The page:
Biggles – The Untold Story is an early computer game released during the success of its counterpart the Biggles movie that followed the life of a WWI British fighter pilot. It was initially developed for the Commodore 64, the highest-selling single computer model of all time according to history-computer. The magazine advertisement takes place inside Amstrad Action Issue 10. Amstrad was a long-running monthly magazine in the United Kingdom and during the 80’s was a popular place for finding the next big video game. The Biggles advertisement uses an entire page and its representation employs a multitude of advertising strategies.
In the advertisement, both text and images are used as the mediums of expression. At the top of the image, bold yellow words ask you “Do you want to be a hero?”.
These words are closely followed by images that encapsulate a WWI battle scene. There are pictures of planes fighting, soldiers shooting, and then walking through the clouds in the center of the ad is the daring British fighter pilot, Biggles. The advertisement leaves the reader feeling as though they’ve just been hit with military recruiting propaganda – a clear aim with the style of advertisement. But more importantly, I believe the attraction of such a video game centers around the ability to experience war without actually experiencing war. Just like children are obsessed with Call of Duty video games today, it seems to have been no different back then. Male youths love war, action, and the ability to be the hero. Knowing this fact, the ad would almost have certainly been targeting the younger male population. The time period also makes a lot of sense for the advertising style. As briefly mentioned earlier, the propaganda poster style would have been familiar to the male youth, as Cold War tensions were on the rise during the early 1980s. This was mainly due to the Soviet’s deployment of missiles with the ability to attack Western Europe. An article from Anna Christensen even recounts the Soviet’s disgust with the United States and their Cold War propaganda campaign. This both supports the idea that Cold War conflicts were in full swing and also alludes to the effectiveness of war propaganda during the time. The Soviets were scared the U.S. might swing American opinions so drastically with the propaganda that actual warfare might break out. Therefore, the Soviets released statements and the article was written attacking America’s propaganda campaign. And even though the advertisement and video game were based in Great Britain, and not the United States, and the Cold War was a U.S. conflict, war during the 20th century was a foreign topic to no one and Cold War tensions affected everyone.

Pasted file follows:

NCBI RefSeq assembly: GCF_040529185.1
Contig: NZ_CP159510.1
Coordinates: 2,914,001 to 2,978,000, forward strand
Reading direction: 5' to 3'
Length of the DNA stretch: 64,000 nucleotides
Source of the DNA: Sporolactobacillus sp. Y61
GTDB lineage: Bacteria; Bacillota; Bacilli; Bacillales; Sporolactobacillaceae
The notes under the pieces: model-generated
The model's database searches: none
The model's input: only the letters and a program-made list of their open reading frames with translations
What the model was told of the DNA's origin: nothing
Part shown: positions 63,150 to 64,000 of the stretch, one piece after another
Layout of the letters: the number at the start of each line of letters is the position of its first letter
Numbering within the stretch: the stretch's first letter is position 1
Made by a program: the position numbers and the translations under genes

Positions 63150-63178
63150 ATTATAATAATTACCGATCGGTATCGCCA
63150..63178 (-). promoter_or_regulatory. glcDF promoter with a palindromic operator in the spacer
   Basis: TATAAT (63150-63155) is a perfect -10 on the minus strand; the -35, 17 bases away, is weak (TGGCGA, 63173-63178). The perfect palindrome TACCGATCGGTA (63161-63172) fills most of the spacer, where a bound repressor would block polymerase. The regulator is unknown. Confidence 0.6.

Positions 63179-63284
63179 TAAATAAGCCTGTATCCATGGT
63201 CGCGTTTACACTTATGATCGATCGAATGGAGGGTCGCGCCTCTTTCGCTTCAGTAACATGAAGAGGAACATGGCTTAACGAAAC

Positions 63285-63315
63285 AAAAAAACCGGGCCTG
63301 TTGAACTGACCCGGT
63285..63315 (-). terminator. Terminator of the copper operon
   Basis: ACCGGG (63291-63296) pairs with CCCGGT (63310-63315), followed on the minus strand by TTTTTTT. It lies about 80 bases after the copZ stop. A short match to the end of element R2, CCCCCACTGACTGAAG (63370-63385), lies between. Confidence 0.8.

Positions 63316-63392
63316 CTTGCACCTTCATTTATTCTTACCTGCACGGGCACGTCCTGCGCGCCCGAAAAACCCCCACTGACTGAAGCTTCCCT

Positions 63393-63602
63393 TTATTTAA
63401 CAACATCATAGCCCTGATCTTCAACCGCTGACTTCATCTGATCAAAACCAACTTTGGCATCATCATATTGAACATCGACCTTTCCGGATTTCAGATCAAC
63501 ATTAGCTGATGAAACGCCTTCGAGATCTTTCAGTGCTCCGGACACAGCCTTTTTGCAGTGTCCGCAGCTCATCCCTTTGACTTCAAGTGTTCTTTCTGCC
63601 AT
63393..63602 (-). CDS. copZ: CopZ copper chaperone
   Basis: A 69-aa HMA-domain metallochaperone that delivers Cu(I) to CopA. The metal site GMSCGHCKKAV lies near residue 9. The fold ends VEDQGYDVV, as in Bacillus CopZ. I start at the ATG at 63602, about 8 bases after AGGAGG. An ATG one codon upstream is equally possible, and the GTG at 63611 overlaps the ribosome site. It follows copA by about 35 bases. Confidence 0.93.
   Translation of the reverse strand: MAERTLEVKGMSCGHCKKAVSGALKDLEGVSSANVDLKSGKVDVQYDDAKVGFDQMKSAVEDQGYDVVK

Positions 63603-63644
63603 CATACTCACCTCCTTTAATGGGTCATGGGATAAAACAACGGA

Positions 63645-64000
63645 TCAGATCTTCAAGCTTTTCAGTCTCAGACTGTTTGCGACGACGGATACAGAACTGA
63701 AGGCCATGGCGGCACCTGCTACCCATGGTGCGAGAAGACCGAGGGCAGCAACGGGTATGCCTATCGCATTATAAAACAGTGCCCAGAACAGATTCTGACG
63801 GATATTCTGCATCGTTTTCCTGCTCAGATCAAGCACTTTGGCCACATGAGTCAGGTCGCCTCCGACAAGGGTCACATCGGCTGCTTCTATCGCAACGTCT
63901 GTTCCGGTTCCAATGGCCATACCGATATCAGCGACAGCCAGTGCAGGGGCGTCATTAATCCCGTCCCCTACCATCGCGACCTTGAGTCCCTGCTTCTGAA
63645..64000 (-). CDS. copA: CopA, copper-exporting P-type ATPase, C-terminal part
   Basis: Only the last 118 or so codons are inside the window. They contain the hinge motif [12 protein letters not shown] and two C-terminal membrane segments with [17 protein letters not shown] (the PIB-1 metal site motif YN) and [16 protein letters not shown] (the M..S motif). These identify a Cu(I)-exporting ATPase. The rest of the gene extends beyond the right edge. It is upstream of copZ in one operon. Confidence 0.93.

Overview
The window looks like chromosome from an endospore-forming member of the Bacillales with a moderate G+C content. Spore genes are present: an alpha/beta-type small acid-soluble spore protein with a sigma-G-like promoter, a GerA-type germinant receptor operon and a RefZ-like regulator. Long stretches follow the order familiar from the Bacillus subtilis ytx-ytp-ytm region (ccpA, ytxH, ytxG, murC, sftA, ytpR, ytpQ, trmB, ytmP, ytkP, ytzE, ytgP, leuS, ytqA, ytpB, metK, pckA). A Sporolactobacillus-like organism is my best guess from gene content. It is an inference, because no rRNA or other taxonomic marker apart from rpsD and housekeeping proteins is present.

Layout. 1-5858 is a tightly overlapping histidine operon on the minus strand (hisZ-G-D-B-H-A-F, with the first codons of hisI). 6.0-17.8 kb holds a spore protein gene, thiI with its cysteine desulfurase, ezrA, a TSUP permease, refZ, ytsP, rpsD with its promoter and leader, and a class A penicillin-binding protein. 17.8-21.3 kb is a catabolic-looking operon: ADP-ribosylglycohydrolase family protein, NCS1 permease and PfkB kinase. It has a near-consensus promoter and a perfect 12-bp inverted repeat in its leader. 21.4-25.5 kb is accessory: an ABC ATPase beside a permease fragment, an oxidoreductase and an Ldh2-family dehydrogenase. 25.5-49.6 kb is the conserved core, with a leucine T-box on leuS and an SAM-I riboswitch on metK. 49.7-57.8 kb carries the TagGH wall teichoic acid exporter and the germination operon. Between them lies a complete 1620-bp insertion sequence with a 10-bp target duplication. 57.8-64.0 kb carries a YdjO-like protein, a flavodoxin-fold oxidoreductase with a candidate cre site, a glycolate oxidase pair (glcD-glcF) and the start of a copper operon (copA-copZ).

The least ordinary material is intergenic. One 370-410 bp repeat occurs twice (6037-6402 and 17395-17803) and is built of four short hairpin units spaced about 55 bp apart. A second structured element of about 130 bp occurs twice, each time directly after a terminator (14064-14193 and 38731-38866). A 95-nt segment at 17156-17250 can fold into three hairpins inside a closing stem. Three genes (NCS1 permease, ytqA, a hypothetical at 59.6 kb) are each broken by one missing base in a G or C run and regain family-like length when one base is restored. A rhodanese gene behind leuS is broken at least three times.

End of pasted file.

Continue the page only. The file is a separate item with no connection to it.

Now, diving into the direct advertising strategies inside the article, there are plenty. The briefly discussed bold yellow words aim to catch your attention and stand out against the chaotic background. By asking the question, “Do you want to be a hero?” the words also contribute to feelings of patriotism and glory that all young men crave. What young boy doesn’t want to be a hero? Under the yellow words exists Biggles, the British fighter pilot in his war attire and standing almost on top of his name which lights up the page with big red cursive-looking letters. I quickly want to mention that Biggles and his red name are both outlined with yellow hues, which makes it feel as if someone traced them with a highlighter.